6. 'Kitbash Mode' in customer hands might result in unrealistic combinations being created, but in eSim hands it may be utilized to quickly model many different vehicle variants that exist in reality. Almost every vehicle had several variants, modifications and upgrades along the years, relating to the main gun, machine guns, tracks, roadwheels, engine deck, air cleaner, fenders, lights, add-on armor, turret basket, thermal sleeve, smoke grenade discharges, etc. The T-62 in Israeli service was named Tiran 6 and it retained the original Soviet 115 mm gun. AFAIK there was just one prototype re-armed with a 105 mm gun. Tiran 4 and Tiran 5 were the names given to the T-54 and the T-55 respectively. These were indeed re-armed with 105 mm guns. AFAIK a few are still in service with the army of Uruguay. T-54/55 MBTs were re-armed with 105 mm guns also in China, India, Egypt.
  7. A decade before 'The Beast of War' and 'Rambo 3', IDF Tiran 5 MBTs were used to depict Egyptian T-55s in 'My Mother the General', an Israeli comedy film whose plot takes place in the post-1973-war Sinai frontline. See 1:05:45, 1:10:31-1:11:10 and 1:12:10 in the following video: Despite the Sinai was still in Israeli hands at the time, the filming of 'My Mother the General' took place near Arad, where the Judaean Desert meets the Negev Desert, next to a real-world armor training exercise. Centurions (Shot Cal B version), M113s and even M-50 SPHs are also seen in use, by the Israeli side, but, although the main character is named 'Zelda', the AFVs' role in this film in no larger than in 'Rambo', nothing like 'The Beast of War'. Note the ERA attachment bolts are visible on the Centurions (1:04:55 for example), while the ERA blocks themselves are missing, since ERA was still classified back then. IDF MBTs sporting ERA blocks were first seen publicly during the 1982 war in Lebanon.
  8. Yes, you are correct. The term 'NATO Standard Sight' does not relate to one specific sight reticule, but to any sight that its reticule markings correspond to NATO mils. https://www.steelbeasts.com/sbwiki/index.php?title=NATO_Standard_Sights Quote: NATO Standard Sights are sights that adhere to a common measurement, in this case mils, and put markings on the sighting reticules which are used to measure distance of targeted objects as well as provide lead where required. In the Israeli army, however, the M48's reticule, which was also fitted to the Centurion and to the T-54/55, was related to as 'NATO Cross'. The M60A3's reticule was related to as an 'Improved NATO Cross'.
  9. An ex-IDF Tiran 5 is used to depict a Soviet tank also in 'Rambo III', albeit in a much smaller role than in 'The Beast of War'. See 54:22-55:40 in the video: An ex-IDF halftrack (upgraded with a M113A1's Diesel engine following the 1973 war) is also used to depict a Soviet vehicle. The helicopters are not IAF ones, but a flight of four IAF Kfirs is visible on 27:12. AFAIK, both movies were filmed in 1987 in the Judaean Desert. Specifically, 'Rambo III' was filmed a few kms west of Ein Bokek. At least two Israeli actors have played in both movies.
  10. Scale markings of Shot tank's range drum, 1979 Left to right: armor piercing L-28, HESH (also for WP), HEAT, anti personnel (Flechette), coax 7.62 mm, improved armor piercing L-52. Upper left: smoke (HC?); upper right: NATO mils. That's what the M60A3 had. The M60A1 and its predecessors (and the Israeli Centurion) had an earlier version of the NATO Standard Sight: http://www.kotsch88.de/feuerleit/M48/m-48-7-2a.jpg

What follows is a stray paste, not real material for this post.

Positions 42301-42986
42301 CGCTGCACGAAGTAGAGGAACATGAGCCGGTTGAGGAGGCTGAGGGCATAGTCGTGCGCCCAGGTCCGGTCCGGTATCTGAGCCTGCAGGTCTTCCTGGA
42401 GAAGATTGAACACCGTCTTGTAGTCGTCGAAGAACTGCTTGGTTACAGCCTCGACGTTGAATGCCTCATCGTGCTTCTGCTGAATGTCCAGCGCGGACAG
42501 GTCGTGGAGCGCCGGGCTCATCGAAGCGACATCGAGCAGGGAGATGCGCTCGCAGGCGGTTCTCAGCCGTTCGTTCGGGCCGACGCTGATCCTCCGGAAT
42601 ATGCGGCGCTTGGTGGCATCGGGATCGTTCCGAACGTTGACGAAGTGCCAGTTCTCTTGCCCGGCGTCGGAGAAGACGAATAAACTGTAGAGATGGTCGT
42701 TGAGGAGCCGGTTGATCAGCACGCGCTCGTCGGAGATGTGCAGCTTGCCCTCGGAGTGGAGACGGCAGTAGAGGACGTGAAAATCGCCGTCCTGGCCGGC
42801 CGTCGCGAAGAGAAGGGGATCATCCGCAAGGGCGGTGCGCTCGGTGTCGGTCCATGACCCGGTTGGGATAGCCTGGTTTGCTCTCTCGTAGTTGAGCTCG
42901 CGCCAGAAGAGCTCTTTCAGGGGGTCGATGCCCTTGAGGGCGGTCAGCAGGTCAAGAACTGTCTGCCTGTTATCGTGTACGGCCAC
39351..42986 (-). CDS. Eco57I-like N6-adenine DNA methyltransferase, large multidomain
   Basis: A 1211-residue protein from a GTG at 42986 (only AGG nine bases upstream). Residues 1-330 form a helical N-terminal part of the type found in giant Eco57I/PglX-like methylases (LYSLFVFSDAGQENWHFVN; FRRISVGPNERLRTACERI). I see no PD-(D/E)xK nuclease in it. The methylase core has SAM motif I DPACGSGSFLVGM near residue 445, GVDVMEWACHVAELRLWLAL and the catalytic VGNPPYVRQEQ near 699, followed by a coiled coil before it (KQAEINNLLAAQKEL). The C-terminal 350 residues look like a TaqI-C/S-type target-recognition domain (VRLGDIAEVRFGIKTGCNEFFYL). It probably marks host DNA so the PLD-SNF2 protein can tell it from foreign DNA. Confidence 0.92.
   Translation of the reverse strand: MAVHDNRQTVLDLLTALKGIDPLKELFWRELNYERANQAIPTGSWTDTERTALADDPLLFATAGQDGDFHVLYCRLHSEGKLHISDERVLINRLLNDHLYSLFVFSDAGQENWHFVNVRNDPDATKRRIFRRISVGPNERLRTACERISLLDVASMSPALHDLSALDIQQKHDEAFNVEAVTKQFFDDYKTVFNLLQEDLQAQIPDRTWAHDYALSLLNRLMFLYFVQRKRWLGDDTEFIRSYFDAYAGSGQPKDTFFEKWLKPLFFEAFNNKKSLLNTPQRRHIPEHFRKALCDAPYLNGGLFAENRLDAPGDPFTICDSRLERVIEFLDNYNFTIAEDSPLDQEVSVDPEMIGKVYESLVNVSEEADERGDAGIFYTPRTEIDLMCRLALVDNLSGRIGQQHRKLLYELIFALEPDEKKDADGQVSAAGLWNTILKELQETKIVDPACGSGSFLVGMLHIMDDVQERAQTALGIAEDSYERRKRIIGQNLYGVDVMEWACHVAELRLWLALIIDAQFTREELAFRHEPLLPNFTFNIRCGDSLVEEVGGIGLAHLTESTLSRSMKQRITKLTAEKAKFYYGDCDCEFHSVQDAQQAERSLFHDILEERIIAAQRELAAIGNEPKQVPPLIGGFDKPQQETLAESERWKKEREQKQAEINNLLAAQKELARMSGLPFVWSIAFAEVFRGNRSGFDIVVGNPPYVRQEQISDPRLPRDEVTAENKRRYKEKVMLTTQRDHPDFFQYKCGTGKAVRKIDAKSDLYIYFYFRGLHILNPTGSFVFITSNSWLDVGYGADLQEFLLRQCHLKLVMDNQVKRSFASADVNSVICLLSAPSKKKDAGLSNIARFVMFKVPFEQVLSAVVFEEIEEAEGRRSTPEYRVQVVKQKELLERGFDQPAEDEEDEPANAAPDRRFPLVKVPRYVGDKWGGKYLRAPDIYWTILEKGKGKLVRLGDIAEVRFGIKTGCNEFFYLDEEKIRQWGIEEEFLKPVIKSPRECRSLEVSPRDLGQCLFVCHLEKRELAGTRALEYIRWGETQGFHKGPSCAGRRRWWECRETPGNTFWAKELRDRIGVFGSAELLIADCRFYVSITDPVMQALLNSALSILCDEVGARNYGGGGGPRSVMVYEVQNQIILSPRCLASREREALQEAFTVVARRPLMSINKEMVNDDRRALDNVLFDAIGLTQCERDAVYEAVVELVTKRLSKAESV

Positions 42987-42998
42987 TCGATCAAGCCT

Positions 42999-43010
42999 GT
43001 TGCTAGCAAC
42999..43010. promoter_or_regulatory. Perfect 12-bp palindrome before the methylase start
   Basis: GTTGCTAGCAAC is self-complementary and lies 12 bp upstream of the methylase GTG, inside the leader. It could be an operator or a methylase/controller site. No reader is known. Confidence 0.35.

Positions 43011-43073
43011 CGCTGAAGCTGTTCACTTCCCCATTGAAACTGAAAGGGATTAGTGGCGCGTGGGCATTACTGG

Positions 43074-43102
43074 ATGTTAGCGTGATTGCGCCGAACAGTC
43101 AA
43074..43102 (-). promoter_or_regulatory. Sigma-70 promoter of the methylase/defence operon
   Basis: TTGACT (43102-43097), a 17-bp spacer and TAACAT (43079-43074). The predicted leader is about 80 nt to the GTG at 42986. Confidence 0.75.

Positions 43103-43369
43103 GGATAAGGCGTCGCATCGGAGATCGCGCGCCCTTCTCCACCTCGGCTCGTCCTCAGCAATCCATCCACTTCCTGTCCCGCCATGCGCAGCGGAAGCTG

11. The aiming reticule currently modeled in SB for the Shot Cal might be suitable for a playable Centurion Mk.5/2 of the British army, but I doubt it was present on Israeli L7-gunned Shot tanks, surely not on Shot Cals. The Israeli Shots were fitted with NATO Standard Sights when they were fitted with L7 guns, for standardization with the newly-acquired M48s. That started in the mid-'60s, several years before the Continental engine was first fitted to the Shot in 1970. The Shot/Shot Cal gunner used a range drum to set the gun elevation after the TC had estimated the range. The range drum had different scale markings (in meters) for each type of round: L-28, L-52, WP, HESH, HEAT, Flechette (following the 1973 war) and coax mg.
  12. Starting at 0:27, footage from the Israeli beach landing operation during the 1982 Lebanon war: https://reuters.screenocean.com/record/1048536 The landing took place near the Awali River estuary, a few kms north of Sidon. The landing craft is an Ashdod-class. Among the AFVs seen in the video are M113s, M60s, M60A1s, Merkava Mk. 1 (2:52), M60 AVLB (3:59), halftracks (4:20). Note the colored air-to-ground IFF sheets (mentioned once before).
  13. AFAIK, no fatalities in this case. Never heard about it. If it did happen, I doubt that this 'military' vehicle was Israeli. It sounds like the OHCHR describes a Hamas vehicle as a 'military' vehicle. Of course Israeli medical evacuation vehicles do not carry photographers.
  14. Medical evacuation M113 hit by 120 mm mortar shell, Ghaza 2014
  15. 1967 war booty lot in Israel: https://jfc.org.il/news_journal/60604-2/96411-2/?lang=eng Among the AFVs shown are SU-100s, T-34/85s, T-54/55s, ZSU-57-2 (0:19 in the video), IS-3 (0:44), M4 Shermans (0:56, some of them are fitted with AMX-13 turrets).